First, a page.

[OSGeo-Conf] Voting & commitment

Peter Batty peter at ebatty.com
Fri Sep 30 13:05:16 PDT 2016

Yes, I was going to make a similar point. The primary task that this
committee carries out is the annual selection of the next FOSS4G team,
using a voting process that is unaffected by the current discussion. We
also occasionally (usually once a year) vote to add a new member, this
process is (I think) changing to use a different voting process, also
unaffected by the current discussion (well I guess it was part of this
originally but we have moved on).

We have had over 150 emails now I think on this topic, to address something
that almost never happens (that this committee votes on matters other than
the previous two items I mentioned). We have spent way more time discussing
this than I have ever seen the committee spend discussing a FOSS4G
selection. We all have a finite amount of time we can devote to OSGeo work
and I would prefer to see this group focus its energy on conference related

So I'm sorry but I certainly have "voter fatigue" on this issue as Steven
said. This is not intended to be a criticism of anyone and I appreciate the
passion and energy of those of you who want to improve our voting process.
I voted in favor of the first motion but missed the second vote among the
volume of mail that came through on this topic.

I think that calls for people to stand down who didn't vote on this most
recent motion are misguided. I serve on this committee as I want to help
contribute to us continuing to have great FOSS4G conferences, and I think I
have relevant experience to help with that. But I'm afraid I have a rapidly
diminishing enthusiasm for further discussion on modifying a voting system
that is almost never used by this committee.

So anyway, I really don't mean this to sound like a negative email, but I
would like to encourage those of you who have a strong opinion on voting
processes to find a way to bring this matter to a conclusion soon. Then the
rest of us whose focus and interest is on conference related matters will
be happy to use the new process on the very rare occasions that we need it


P.S. for what it's worth, my main thought on organization is that I prefer
a smaller, more engaged conference committee. I also have a slight leaning
to a simple majority vote as I think it helps to make decisions more
quickly, and we are not always good at that :).

On Fri, Sep 30, 2016 at 11:30 AM, David William Bitner <bitner at dbspatial.com
> wrote:

> I also think in the case of this committee, there is one vote a year that
> the folks here universally care about: the FOSS4G selection.
> Other than that, people clearly have far less energy to spend paying
> attention to things like governance issues. Low/no quorum can handle this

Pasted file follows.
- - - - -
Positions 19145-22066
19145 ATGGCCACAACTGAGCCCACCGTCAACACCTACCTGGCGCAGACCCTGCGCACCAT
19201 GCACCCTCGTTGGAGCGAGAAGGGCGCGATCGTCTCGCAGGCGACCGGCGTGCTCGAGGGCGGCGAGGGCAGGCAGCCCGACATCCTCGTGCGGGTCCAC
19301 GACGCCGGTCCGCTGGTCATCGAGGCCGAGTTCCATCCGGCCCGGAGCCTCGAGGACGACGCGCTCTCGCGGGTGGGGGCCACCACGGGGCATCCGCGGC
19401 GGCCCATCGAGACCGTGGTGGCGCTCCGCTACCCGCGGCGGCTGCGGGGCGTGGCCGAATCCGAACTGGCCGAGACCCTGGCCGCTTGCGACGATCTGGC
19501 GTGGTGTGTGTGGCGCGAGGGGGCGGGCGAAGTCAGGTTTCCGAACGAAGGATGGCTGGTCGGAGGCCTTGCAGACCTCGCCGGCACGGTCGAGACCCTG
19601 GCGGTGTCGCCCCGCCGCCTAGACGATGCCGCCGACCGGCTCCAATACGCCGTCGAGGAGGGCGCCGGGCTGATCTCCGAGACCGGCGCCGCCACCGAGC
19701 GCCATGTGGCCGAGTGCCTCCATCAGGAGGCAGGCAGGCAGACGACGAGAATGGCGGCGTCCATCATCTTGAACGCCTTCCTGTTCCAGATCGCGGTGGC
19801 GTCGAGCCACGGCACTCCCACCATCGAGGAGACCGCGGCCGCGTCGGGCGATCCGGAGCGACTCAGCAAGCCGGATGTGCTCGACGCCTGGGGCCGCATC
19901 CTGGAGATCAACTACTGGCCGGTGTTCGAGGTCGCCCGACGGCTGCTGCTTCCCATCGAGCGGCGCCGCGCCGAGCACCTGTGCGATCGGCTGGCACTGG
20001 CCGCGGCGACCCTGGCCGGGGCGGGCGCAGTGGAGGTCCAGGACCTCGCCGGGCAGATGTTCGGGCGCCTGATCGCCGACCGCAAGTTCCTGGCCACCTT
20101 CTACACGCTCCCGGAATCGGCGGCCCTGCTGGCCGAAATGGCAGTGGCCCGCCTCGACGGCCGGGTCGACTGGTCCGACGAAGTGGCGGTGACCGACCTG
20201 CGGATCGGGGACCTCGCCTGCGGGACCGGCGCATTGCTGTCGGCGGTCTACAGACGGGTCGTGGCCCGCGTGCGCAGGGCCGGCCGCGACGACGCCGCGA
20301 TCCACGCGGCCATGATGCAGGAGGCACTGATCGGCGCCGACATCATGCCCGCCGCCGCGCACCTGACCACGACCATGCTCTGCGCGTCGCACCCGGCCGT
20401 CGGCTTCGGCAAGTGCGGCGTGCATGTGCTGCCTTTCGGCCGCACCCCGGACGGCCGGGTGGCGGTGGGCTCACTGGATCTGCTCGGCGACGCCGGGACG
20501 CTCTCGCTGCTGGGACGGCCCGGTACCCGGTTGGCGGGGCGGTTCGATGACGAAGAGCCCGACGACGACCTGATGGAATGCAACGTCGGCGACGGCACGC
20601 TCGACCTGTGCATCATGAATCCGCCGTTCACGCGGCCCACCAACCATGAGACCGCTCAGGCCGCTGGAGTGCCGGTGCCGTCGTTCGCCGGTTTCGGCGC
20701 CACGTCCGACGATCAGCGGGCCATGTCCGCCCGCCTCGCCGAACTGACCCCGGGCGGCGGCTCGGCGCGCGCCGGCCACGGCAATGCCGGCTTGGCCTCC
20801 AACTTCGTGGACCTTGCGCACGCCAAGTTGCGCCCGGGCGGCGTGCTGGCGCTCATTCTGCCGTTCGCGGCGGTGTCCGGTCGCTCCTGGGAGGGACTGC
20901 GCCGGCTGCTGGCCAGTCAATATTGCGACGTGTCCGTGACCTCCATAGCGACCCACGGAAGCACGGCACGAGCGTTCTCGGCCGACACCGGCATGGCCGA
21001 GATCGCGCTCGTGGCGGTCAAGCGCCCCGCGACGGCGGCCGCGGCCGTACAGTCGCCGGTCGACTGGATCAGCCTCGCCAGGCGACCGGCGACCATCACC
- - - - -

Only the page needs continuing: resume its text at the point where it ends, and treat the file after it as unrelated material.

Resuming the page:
> even with a large overall pool of committee members as folks who only care
> about that one vote can "ride it out" through the year, but pay close
> attention come rfp/selection time.
> On Fri, Sep 30, 2016 at 12:25 PM, Eli Adam <eadam at co.lincoln.or.us> wrote:
>> On Thu, Sep 29, 2016 at 5:05 PM, Venkatesh Raghavan
>> <venka.osgeo at gmail.com> wrote:
>> > The way I look at the 25% quorum threshold, suggested by Eli,
>> > is that it is close to the "benevolent dictatorship"
>> > decision model. One of our projects in incubation
>> > was asked to retire since the lead developer proposed
>> > to adopt such a model for the project PSC.
>> 25% quorum threshold and "benevolent dictatorship" have nearly nothing
>> in common.
>> In benevolent dictatorship 1 person can overrule a 90% majority.  This
>> is entirely anti-democratic.
>> In low (or no quorum), people can participate as it suits and
>> interests them.  If people are fine with the already voted stance,
>> then they don't need to throw in their +1.  If people are satisfied
>> with the motion going either way, they certainly don't need to add
>> their +0.  During contentious or interesting topics that also fit the
>> timing of activities in people's personal lives, then there is often
>> high participation.  While participation may range from 1%-100%, the
>> result is consensus or at least majority.  Majority to consensus is
>> entirely democratic.  People choosing to not vote is not a loss of
>> democracy.  The potential is there if people are so inclined.
>> Best regards, Eli
>> _______________________________________________
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>> Conference_dev at lists.osgeo.org
>> http://lists.osgeo.org/mailman/listinfo/conference_dev
> --
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> David William Bitner
> dbSpatial LLC
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